I will also point out that the graphics on the page say expressly “sacrifice something that’s hard for you.” There are better hooks in these pages than has been! It all falls apart at the parish level though.
Parishes Make Lent a Community Self-Improvement “Journey”
Just like the language referencing the Sacrifice of the Mass, things are totally devolved at the parish level. Looking at some local examples, my favorites are:
- “lent is a time to look inward”
- “it’s not what you give up this lent, but what you gain”
- “lent is a time when we journey to risen selves” (yes, this is gnosticism)
Fight the Journey: No Pain, no gain
That same article by St. Maximilian Kolbe above stated that Poles would still keep the strict fast from today (Sexagesima Sunday) and others would have Benn fasting since Septagesima Sunday (!). A lot of this extended practice was the overlap of Byzantine practice in Poland, and the keeping of those Eastern practices all the way into the 1930’s.
At the beginning of the fourth century people fasted for 40 days, on the model of Jesus’ fasting. The Synod of Nicaea had already given a name to this fast (canon 5): “Quadragesima,” Lent.
In the West people fasted for six weeks, with the exception of Sundays. In the East instead (Antioch, Constantinople), the custom was to exempt people from tasting on Saturdays as well, so fasting began seven weeks before Faster.
In practice, therefore, people fasted for 30 days.
Only in the seventh century in Rome was the number of days of tasting finally rounded up to 40, since fasting began with Ash Wednesday. At the beginning of the Middle Ages, this practice had been accepted throughout the whole Catholic world. In the Synod of Benevento, Pope Urban II commanded also Church-wide observance of the already ancient tradition of sprinkling ashes on people’s heads at the beginning of the fast. At the same time, the names of the Sundays of Quinquagesima, Sexagesima, Septuagesima were also adopted.’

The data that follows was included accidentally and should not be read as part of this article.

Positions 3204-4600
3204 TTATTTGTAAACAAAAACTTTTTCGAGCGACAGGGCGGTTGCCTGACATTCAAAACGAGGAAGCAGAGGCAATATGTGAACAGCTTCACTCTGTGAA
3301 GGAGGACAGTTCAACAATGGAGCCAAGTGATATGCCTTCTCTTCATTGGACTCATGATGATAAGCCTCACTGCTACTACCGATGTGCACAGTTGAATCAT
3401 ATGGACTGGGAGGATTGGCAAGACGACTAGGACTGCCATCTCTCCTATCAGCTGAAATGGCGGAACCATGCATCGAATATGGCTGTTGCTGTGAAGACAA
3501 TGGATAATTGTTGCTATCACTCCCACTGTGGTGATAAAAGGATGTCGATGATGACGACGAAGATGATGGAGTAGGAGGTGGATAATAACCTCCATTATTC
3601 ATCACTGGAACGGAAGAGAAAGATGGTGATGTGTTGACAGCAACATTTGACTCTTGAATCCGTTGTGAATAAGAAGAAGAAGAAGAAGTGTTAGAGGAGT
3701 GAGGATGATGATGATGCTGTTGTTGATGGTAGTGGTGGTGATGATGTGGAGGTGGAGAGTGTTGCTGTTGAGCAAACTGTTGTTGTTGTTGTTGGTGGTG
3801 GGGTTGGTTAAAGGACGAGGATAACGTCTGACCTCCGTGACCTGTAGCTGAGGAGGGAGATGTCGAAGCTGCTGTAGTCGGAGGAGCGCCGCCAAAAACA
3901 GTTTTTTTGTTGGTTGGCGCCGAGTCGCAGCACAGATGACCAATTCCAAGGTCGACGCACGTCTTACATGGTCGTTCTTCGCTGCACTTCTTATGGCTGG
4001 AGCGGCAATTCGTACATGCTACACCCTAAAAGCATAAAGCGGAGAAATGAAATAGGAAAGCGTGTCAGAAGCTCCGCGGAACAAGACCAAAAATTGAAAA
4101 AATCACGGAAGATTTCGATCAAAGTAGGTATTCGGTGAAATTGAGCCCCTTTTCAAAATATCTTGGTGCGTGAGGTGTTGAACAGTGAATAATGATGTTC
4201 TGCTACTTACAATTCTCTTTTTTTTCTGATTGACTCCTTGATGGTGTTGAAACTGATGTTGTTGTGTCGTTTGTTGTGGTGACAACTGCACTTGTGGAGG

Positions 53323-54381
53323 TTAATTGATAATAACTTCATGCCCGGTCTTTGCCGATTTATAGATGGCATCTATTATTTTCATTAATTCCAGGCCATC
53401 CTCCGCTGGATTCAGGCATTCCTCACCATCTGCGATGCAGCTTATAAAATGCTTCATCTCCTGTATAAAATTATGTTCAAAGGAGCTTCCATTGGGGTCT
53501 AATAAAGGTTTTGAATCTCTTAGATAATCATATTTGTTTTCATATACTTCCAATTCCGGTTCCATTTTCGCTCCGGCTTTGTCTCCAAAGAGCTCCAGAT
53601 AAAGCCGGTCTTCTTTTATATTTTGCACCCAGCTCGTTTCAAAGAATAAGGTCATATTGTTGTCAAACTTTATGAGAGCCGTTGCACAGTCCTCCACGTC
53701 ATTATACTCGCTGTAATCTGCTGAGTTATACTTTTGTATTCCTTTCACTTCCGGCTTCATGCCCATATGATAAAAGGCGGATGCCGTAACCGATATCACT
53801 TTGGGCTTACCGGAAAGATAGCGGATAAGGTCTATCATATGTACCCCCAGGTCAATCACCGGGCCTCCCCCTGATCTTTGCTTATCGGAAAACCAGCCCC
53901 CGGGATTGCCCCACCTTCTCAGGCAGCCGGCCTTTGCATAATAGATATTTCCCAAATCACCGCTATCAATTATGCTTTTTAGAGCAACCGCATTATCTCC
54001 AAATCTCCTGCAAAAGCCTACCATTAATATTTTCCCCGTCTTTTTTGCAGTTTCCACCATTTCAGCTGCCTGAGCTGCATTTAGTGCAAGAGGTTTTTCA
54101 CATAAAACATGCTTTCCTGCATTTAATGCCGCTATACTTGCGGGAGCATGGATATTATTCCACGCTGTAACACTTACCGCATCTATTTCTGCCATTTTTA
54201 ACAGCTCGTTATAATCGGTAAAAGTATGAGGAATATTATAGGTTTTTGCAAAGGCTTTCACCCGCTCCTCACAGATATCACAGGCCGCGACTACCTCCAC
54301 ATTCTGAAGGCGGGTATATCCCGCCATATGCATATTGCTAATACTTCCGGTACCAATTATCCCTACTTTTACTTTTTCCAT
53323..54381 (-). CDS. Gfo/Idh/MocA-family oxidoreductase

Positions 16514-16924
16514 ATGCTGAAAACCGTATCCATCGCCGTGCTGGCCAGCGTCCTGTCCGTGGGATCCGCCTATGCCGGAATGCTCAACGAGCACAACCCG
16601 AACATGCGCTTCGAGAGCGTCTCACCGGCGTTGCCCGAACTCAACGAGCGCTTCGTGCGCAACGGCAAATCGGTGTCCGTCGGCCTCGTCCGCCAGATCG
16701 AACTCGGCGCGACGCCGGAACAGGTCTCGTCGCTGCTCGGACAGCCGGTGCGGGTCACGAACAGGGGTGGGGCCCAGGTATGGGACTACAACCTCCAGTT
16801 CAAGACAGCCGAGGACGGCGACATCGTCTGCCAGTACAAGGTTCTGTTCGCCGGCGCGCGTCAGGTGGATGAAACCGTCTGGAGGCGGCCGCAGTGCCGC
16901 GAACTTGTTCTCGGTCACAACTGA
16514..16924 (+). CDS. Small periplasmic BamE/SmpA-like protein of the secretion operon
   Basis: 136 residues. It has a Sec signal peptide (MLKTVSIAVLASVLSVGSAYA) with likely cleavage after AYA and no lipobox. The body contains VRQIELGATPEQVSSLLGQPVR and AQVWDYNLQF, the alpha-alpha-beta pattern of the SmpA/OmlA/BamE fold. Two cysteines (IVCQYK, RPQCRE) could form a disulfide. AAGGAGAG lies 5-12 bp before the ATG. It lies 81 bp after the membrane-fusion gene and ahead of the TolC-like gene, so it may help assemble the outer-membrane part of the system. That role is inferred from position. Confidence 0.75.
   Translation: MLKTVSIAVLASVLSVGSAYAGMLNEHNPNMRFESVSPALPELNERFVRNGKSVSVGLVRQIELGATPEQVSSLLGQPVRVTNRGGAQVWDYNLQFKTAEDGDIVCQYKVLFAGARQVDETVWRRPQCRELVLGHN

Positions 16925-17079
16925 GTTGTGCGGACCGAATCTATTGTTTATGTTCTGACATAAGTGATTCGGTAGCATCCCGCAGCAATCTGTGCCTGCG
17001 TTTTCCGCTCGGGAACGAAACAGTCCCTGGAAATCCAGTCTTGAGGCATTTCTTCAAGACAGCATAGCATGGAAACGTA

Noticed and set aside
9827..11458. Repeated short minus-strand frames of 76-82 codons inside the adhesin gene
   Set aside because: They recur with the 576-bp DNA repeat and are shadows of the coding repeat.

Ever since the days of Innocent IV (1243-1254) austere fasting in Poland was made to start from Septuagesima Sunday.
Such fasting was hard because neither Sundays nor Saturdays were excluded, and people were allowed to eat only once a day. What is more, they were expected to exclude meat, eggs and dairy products.
In the fifteenth century, the Apostolic See eased fasting for the northern countries. However, despite the decision of the Synod of Wioclawek (1248) to start fasting only from Ash Wednesday, the Poles continued to fast as they had in the past.
In 1505, Erazm Ciolek, Bishop of Plock, obtained, at the request of King Aleksander, a dispensation from fasting on Wednesdays throughout the year. However, even that was not adopted.
Subsequently Pius X (on April 5, 1903) granted the dioceses of the Kingdom of Poland the use of meat every Saturday of the year and on the Sundays of Lent. He established that meat could be eaten once a day on Mondays, Tuesdays and Thursdays (except on Holy Thursday) in Lent. Furthermore, it was decided that abstaining from dairy products should be limited to Good Friday.Kolbe, op. cit.
Penace is Necessary, so why not mention it?
Father Hardon tells us that part of making reparation for sin (both ours and others) is necessary.
St. Kolbe says that in his day, Protestants were afraid of penance:
I also had the opportunity to talk about the same topic with a Protestant pastor in the town of [Nieszawa]. He too, like Protestants in general, was horrified by penance. When I pointed out that St. Paul asserts: “I drive my body and train it, for fear that, after having preached to others, I myself should be disqualified” [1 Cor 9:27], he said that those things were practiced only by St. Paul, while others are not obliged to imitate him.